Changing Flower Beds For the Summer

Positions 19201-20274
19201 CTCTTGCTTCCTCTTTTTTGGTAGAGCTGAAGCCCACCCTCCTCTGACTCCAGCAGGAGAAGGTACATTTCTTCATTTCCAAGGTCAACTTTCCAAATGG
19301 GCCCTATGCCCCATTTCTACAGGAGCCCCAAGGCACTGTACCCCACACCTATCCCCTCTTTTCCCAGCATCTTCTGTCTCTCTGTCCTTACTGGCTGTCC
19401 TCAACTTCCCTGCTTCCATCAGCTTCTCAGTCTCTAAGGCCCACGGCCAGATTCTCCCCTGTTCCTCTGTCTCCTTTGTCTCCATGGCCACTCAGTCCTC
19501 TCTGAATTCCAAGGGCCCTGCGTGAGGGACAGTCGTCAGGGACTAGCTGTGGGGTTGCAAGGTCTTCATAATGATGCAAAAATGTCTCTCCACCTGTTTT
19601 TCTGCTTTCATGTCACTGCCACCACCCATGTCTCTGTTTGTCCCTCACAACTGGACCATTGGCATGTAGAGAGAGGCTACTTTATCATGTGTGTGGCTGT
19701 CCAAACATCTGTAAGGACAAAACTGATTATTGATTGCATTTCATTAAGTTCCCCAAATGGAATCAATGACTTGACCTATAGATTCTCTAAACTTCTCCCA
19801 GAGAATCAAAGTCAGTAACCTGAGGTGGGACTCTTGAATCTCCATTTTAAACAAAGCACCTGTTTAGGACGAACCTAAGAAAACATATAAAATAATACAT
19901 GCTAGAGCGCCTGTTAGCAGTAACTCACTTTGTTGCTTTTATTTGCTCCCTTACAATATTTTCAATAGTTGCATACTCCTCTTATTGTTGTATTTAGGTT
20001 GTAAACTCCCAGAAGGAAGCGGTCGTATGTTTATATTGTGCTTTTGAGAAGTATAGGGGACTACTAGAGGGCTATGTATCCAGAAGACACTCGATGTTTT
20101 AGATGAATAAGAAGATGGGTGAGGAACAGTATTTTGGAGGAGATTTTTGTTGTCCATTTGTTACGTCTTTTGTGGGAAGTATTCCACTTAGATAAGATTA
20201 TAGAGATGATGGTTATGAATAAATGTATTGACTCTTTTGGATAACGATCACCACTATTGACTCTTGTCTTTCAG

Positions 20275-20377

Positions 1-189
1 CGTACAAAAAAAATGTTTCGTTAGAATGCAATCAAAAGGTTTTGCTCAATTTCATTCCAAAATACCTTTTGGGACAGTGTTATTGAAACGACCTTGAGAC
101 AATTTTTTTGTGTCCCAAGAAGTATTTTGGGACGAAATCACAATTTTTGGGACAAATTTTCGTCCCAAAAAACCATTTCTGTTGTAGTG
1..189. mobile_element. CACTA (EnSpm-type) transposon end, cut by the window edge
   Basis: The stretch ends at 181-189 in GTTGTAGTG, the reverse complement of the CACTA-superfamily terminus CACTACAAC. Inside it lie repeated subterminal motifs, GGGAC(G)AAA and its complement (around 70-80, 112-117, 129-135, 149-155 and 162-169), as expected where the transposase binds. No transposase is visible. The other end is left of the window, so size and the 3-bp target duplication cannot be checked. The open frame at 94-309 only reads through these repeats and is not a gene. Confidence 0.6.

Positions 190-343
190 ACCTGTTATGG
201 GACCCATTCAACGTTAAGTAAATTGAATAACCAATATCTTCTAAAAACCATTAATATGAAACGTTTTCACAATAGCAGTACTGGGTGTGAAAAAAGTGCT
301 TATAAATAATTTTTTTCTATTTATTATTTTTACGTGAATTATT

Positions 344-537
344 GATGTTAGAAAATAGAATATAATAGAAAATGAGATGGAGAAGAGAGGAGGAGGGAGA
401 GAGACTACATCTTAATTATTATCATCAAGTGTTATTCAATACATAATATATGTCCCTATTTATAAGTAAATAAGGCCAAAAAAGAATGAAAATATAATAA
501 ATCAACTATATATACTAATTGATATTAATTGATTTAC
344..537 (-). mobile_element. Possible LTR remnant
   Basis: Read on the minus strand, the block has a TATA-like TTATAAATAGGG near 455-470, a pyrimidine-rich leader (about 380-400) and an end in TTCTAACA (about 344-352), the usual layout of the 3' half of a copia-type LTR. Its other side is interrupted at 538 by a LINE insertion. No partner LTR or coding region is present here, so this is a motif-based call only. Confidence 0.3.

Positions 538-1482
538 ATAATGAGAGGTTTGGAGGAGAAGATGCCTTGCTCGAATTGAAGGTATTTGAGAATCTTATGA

Now is the time to change out commercial flower beds around your business for flowers that thrive in hotter temperatures and more intense sunlight. Here's how flower beds should be changed out as part of your commercial landscape maintenance program. Let's start with some flower suggestions. These include delphinium, roses, peony, daylilies, asters, anemones, and iris. Then, choose flowers for their color and fragrance to provide visual interest. Pick flowers from different part of the season that can handle early, mid, and late summer weather. Next, don't just start planting with the new flowers. Instead, you need to prepare the flower bed by removing old perennials and then using weed killer to remove any other type of bed growth. Add new soil and compost to provide nutrients for the flower seeds or flowers that you plan on putting in the flower beds for summer. This is also a good time to change the shape of the flower beds. You don't have to use the traditional straight-line flower beds. Instead, consider curved beds for a unique look. When doing this you can plant the flowers in groups of three or more rather than the straight line found in a vegetable garden style bed. We can help you create beautiful summer flower beds that provide color and a fresh look all season long. Contact us now to find out how we can take care of your commercial landscaping needs. Arrange your garden with an eye to plant color, shape and size as well as time of bloom to give your garden movement and provide new views every time you see it. Arrange plants, shortest to tallest, from front to back or perimeter to center in your bed. When arranging groups, consider the views of your flowerbed from the house and sidewalk as well as the view from up close to it. Use dramatic plants like hostas to brighten shady places; add dramatic punctuation with oriental lilies and commission annuals such as snapdragons to bridge periods when few perennials bloom. Whether your flowerbed is a high-maintenance rose garden or a jumbled cottage plot, it should reflect your personality. You may want shades of one color or a balanced palette of several. Your native garden’s monarda and purple coneflowers attract hummingbirds and butterflies; a moon garden’s white flowers attract nocturnal moths. Declare your concern for the environment by xeriscaping or designing a rain garden, techniques that use native plants to reduce the need for added nutrients and water. Whether a collection of heirloom blooms or the latest hybrid gems, your flowerbed speaks volumes about the gardener who keeps it.